Also shown in the exhibit are the same data calculated using the EAPD methodology. It is here where we now see the differences stemming from the separation of the less acute psychiatric patient days from medical-surgical patient days. Because the charge per patient day for medical-surgical services is more than twice that of the psychiatric service (dividing row 21 by row 22), the EAPD methodology requires more than two psychiatric patient days to equal a single medical-surgical patient day. With this calculation included, the results show only a 1.4 percent cost increase (row 35), which much better reflects the change from period one to period two.
The components of the total units of service using EAPDs are shown on rows 26-29. The resulting difference in the reported cost increase between the two methodologies (6.3 percent versus 1.4 percent) is clearly the result of EAPDs giving proportionately more credit to the much larger increase in the higher-acuity medical-surgical patient days (36.4 percent) less to the much smaller increase in lower-acuity psychiatric services (3.1 percent).
Another way of looking at the differences between the two methodologies is to perform a variance analysis for the two periods for both APDs and EAPDs. The exhibit above displays the calculations. It is possible to see the difference between the two methodologies when accounting for the $8 million cost increases if one separates cost increases due to volume changes from cost increases due to price.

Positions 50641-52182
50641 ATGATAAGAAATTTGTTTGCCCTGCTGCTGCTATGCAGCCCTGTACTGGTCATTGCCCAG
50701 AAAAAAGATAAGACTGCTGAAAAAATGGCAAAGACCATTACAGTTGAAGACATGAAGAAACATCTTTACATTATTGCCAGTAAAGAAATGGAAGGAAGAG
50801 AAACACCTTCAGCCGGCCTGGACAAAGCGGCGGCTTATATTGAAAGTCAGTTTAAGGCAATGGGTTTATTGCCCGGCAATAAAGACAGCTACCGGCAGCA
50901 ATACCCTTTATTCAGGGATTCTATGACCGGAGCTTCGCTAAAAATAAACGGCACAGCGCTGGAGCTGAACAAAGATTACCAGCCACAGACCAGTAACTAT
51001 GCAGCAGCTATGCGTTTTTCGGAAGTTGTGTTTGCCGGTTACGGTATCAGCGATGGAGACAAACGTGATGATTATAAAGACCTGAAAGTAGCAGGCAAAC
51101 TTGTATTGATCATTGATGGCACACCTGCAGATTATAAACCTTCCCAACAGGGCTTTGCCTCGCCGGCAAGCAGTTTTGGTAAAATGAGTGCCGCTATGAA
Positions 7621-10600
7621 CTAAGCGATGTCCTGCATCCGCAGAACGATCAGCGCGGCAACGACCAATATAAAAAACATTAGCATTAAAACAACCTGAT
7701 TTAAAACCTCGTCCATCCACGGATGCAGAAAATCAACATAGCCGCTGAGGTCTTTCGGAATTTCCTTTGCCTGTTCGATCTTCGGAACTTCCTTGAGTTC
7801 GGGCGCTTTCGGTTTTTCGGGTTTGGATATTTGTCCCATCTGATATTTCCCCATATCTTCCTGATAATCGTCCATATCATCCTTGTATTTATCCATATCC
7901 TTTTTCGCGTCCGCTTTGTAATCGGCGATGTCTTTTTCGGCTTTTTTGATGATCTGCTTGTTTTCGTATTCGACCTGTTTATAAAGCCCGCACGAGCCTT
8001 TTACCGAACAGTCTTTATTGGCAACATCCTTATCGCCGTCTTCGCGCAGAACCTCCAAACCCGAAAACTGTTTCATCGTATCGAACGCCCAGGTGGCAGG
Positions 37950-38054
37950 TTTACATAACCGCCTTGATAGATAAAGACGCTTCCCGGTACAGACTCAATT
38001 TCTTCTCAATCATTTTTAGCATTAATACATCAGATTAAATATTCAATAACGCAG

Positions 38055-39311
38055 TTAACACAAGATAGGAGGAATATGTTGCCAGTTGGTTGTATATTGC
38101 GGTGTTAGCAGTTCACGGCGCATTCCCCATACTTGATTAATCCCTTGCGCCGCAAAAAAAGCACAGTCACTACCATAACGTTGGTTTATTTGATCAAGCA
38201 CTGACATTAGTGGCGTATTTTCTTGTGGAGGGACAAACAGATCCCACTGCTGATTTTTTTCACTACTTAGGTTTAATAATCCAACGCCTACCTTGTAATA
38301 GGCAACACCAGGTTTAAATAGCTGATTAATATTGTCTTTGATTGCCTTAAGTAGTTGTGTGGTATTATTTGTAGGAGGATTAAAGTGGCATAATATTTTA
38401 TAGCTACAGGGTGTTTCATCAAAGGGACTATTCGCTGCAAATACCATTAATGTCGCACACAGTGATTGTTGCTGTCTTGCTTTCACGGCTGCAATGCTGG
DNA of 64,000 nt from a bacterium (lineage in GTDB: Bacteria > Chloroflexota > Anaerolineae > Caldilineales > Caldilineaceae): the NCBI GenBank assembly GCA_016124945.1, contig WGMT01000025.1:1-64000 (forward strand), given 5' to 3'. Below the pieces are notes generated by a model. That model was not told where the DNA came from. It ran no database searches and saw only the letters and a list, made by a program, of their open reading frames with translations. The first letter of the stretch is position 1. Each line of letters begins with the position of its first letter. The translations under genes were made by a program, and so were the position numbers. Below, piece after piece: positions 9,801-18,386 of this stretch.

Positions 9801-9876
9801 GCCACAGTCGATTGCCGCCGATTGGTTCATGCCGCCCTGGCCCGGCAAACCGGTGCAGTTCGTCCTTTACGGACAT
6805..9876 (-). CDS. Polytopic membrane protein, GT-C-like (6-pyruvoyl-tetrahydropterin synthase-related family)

Using APDs to measure volume increases accounts for only 59 percent of the total cost increase ($4,718,908), leaving price increase to account for 41 percent, or the balance. However, if EAPDs are used, volume increases account for nearly 91 percent of the total cost increases, with price increases accounting for a little more than 9 percent of the variance in costs. The composition of cost increases is shown on rows 17-19.
In short, under the EAPD methodology, the volume increases also account for the change in patient mix (medical-surgical versus psychiatry) and thus reflect cost increases due to both patient acuity and volumes. Using EAPDs thus better reflects the increase in acuity due to the significant change in patient mix (higher growth rate of medical-surgical patients versus psychiatric patients). The use of EAPDs as a cost indicator, instead of APDs, therefore can be illuminating to a hospital senior finance leader who wants to understand cost changes between periods in situations where the level of acuity differs significantly among inpatient types.
George Koutsakos, CPA, is CFO, Silver Lake Medical Center, Los Angeles, and a member of HFMA's Southern California Chapter (email@example.com).
Publication Date: Tuesday, November 01, 2011